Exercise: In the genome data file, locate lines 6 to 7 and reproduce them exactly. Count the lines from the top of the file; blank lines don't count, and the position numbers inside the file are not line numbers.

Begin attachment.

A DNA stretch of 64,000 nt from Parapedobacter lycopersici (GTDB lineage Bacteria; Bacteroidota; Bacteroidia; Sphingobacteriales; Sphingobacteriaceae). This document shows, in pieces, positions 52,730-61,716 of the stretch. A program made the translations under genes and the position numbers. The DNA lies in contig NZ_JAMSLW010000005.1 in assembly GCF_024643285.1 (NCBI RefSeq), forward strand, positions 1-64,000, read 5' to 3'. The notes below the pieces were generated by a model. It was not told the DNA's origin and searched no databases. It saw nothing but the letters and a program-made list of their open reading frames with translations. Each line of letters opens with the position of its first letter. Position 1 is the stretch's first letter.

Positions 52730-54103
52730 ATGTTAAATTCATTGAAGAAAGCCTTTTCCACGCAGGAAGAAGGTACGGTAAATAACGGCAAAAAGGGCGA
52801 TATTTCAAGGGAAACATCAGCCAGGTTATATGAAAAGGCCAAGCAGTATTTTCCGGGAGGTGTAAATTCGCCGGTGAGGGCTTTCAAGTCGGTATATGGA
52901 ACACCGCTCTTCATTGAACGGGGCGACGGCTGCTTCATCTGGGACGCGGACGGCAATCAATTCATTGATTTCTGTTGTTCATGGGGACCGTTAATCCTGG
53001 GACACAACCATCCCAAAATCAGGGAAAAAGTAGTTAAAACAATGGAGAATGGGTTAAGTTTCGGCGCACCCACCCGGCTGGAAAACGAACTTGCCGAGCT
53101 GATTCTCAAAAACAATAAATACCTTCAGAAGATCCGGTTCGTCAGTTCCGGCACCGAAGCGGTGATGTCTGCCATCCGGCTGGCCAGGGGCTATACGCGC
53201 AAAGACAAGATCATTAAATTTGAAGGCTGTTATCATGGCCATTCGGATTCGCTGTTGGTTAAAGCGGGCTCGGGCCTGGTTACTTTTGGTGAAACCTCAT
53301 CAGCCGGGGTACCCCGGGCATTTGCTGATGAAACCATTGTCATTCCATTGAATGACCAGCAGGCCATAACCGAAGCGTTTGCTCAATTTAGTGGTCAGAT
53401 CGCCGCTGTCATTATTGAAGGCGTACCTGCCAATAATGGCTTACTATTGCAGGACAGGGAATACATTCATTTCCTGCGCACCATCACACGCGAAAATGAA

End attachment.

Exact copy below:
53001 GACACAACCATCCCAAAATCAGGGAAAAAGTAGTTAAAACAATGGAGAATGGGTTAAGTTTCGGCGCACCCACCCGGCTGGAAAACGAACTTGCCGAGCT
53101 GATTCTCAAAAACAATAAATACCTTCAGAAGATCCGGTTCGTCAGTTCCGGCACCGAAGCGGTGATGTCTGCCATCCGGCTGGCCAGGGGCTATACGCGC